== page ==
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Alphasat blasts off without a hitch

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July 26, 2013

Alphasat hitched a ride aboard an Ariane 5 ECA rocket, which took off from Kourou in Frenc...

Alphasat hitched a ride aboard an Ariane 5 ECA rocket, which took off from Kourou in French Guiana at 7:54 p.m. GMT (Photo: ESA/CNES/ARIANESPACE-Optique/CSG)

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Europe's largest telecommunications satellite has gone into orbit following a successful launch from French Guiana on Thursday. At 8:38 p.m. GMT, Alphasat (all 6.6 tonnes of it) was picked up at Inmarsat's Beijing ground station, confirming that the satellite was operating as expected.

Alphasat is quite the brute. The solar panels which provide its power span 40 m (130 ft). At its core is a processor capable of "trillions of operations per second."

Co-funded by ESA and satellite comms company Inmarsat in an effort to expand the latter's international mobile network, Alphasat is expected to provide broadband service to Europe, Africa and the Middle East for the next 15 years. However, the ESA has also managed to squeeze a range of "demonstration" payload tech aboard Alphasat. The satellite itself was built by Astrium, a subsidiary of EADS.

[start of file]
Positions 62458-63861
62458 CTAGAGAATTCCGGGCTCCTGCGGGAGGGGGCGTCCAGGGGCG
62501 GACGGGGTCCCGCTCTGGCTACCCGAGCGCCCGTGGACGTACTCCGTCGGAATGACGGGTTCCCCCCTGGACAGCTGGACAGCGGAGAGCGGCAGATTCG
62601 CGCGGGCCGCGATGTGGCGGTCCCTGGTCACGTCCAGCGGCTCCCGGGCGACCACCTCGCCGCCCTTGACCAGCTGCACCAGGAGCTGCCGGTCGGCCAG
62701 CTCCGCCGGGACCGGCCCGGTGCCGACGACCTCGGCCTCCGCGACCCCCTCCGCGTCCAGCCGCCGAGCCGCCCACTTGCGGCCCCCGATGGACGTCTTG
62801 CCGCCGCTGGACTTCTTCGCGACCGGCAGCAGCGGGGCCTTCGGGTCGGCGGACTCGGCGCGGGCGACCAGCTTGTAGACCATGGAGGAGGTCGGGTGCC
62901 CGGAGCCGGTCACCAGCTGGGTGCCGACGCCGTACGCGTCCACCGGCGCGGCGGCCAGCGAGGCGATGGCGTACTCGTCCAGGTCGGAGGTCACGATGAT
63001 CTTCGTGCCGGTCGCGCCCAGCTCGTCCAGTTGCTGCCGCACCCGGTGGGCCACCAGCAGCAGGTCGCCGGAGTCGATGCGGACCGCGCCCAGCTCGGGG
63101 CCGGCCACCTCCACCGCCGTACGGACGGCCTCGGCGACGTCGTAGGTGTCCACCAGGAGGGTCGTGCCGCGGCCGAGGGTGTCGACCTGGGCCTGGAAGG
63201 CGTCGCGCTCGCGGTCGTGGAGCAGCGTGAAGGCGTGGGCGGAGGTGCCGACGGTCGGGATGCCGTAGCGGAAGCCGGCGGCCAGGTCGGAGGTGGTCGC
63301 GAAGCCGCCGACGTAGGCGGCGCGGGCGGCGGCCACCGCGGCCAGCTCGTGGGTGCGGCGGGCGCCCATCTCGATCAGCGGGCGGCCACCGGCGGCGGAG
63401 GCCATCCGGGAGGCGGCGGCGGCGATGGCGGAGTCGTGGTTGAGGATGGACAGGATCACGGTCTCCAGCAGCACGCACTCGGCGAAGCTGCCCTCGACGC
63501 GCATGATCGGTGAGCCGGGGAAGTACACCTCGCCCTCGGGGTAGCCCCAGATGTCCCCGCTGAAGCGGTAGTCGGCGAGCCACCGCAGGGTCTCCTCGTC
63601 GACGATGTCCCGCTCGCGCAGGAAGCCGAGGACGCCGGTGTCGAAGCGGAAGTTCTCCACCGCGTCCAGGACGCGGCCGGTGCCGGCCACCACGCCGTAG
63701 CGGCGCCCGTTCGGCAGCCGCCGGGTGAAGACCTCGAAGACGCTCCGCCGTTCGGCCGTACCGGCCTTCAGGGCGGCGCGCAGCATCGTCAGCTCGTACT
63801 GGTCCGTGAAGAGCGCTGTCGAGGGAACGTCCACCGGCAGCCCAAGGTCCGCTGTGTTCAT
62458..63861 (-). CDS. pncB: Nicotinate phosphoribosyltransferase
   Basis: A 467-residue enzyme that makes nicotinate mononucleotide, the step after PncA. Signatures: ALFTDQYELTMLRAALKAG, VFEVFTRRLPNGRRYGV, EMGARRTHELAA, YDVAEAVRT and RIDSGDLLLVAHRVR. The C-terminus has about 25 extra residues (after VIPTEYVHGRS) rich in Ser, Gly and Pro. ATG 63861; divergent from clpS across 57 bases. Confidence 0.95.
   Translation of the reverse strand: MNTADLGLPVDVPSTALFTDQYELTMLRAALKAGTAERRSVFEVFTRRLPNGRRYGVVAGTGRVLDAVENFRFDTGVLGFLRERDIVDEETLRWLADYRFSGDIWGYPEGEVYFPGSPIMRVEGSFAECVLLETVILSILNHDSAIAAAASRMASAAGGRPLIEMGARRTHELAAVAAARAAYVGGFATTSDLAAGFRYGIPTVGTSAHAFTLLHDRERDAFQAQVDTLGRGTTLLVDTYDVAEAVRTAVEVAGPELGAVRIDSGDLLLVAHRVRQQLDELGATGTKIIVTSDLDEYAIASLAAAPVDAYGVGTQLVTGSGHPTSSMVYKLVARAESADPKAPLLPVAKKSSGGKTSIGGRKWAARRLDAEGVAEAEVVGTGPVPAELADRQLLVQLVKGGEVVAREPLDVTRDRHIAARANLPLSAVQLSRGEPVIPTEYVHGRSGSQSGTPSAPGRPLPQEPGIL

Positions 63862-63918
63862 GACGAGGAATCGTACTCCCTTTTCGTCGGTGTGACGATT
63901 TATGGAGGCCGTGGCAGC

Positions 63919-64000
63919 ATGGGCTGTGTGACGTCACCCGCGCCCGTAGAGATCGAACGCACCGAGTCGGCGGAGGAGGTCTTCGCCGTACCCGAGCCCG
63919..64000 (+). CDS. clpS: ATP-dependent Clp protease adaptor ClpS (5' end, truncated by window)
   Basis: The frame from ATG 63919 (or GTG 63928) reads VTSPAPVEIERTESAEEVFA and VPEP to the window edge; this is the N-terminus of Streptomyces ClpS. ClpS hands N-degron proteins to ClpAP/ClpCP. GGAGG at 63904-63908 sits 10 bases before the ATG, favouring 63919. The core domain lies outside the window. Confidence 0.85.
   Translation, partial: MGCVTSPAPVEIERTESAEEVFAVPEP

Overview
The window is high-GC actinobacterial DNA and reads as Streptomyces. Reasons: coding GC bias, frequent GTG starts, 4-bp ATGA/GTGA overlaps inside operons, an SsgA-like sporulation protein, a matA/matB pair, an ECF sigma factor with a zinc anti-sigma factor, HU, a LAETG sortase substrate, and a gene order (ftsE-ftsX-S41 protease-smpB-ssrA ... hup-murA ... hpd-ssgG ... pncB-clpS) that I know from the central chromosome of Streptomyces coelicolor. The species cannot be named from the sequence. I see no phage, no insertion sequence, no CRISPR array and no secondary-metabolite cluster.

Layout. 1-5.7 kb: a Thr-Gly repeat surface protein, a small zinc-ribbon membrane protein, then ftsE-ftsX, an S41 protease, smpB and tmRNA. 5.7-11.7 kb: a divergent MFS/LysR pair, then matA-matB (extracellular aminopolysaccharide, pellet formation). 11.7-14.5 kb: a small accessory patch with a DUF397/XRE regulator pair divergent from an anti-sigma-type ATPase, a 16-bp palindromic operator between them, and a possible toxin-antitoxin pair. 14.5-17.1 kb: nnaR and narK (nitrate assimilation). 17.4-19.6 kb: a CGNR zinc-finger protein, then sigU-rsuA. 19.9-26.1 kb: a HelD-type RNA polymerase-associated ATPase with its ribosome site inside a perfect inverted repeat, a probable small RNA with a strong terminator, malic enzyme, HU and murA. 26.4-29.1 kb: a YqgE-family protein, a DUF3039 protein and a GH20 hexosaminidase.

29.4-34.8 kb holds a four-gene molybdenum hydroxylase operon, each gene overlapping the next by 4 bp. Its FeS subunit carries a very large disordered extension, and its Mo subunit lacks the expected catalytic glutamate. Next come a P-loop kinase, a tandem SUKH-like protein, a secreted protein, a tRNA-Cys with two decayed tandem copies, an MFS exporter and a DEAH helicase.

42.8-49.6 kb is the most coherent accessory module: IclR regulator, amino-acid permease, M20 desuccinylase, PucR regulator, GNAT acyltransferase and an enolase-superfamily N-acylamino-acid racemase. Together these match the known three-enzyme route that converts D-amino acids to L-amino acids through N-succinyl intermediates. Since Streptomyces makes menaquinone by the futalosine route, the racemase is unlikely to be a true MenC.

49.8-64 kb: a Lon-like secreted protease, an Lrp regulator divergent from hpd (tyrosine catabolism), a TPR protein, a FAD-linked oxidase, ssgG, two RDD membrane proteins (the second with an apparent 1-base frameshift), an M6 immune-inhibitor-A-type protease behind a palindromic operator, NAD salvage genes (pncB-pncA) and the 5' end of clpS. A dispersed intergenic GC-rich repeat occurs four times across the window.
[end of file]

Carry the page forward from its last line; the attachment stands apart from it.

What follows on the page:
Alphasat's launch also marks the first use of the Alphabus platform, a standard for communications satellites with payloads of up to 2 tonnes of additional comms equipment consuming up to 22 kW of power. Alphabus was developed by Astrium and Thales Alenia Space, and commissioned by the ESA and French space agency CNES.

Alphasat hitched a ride aboard an Ariane 5 ECA rocket, which took off from Kourou in French Guiana at 7:54 p.m. GMT.

Source: ESA

About the Author
James Holloway James lives in East London where he punctuates endless tea drinking with freelance writing and meteorological angst. Unlocking Every Extend Extra Extreme’s “Master of Extreme” achievement was the fourth proudest moment of his life.   All articles by James Holloway
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2 Comments

Since they seem to be trying to include everything maybe the put a weather camera as well. These days it wouldn't cost that much.

Slowburn
26th July, 2013 @ 11:20 am PDT

A 6.6. tonne satellite designed and built in Britain! Woo Hoo!

TedF
29th July, 2013 @ 11:27 am PDT
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